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On May 22, in the first ruling by a French court concerning a US-based Internet operator, the Paris Tribunal de Grande Instance ordered Yahoo.com to take the “necessary measures to render impossible” access in France to Web auctions offering Nazi souvenirs. These measures must be presented to the court on July 24. In the meantime, Yahoo France have been ordered to indicate on their Website that access to their English-speaking auction service is illegal for Web browsers in France.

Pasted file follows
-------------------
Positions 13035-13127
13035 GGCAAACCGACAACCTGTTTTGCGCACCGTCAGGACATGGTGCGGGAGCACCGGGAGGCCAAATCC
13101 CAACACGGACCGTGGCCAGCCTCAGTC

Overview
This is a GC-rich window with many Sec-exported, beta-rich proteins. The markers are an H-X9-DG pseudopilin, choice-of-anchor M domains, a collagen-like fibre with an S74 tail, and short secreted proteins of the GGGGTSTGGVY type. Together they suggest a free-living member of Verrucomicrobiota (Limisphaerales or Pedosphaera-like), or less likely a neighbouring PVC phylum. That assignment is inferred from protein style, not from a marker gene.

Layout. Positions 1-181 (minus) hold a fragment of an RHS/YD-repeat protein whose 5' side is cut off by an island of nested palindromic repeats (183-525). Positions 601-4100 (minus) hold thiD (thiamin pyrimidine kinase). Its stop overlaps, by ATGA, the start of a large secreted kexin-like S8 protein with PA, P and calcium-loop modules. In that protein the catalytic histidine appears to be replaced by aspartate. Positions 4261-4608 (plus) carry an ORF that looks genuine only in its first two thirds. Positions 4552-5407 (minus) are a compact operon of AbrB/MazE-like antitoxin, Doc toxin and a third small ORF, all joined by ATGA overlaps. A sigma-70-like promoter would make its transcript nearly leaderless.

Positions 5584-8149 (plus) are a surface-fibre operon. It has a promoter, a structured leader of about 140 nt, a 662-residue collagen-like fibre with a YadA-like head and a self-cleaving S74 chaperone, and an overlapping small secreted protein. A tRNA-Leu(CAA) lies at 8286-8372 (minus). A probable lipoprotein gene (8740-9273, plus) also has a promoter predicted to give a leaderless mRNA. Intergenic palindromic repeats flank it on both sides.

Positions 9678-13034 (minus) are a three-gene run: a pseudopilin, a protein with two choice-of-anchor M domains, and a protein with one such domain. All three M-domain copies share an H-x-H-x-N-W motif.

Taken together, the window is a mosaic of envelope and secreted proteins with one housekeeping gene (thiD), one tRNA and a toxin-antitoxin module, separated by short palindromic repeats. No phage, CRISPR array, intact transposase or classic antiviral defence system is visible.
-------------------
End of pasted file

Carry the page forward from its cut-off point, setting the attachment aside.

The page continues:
The case against Yahoo was brought by two French-based associations, the International League Against Racism & Anti-Semitism (LICRA) and the Jewish Students’ Union of France (UEJF).

Philippe Guillanton, Chief Executive of Yahoo France, said he was ready to work with the associations to apply the decision but noted that “no method of filtering can be 100 per cent reliable”. He feels the ruling “creates an important precedent entailing risks to internet development”.

The Paris tribunal dismissed Yahoo’s claim that American laws on freedom of expression should apply. Yahoo Inc., who are based in California, are understood to be considering an appeal, and insist the ruling needs to be ratified by an American court.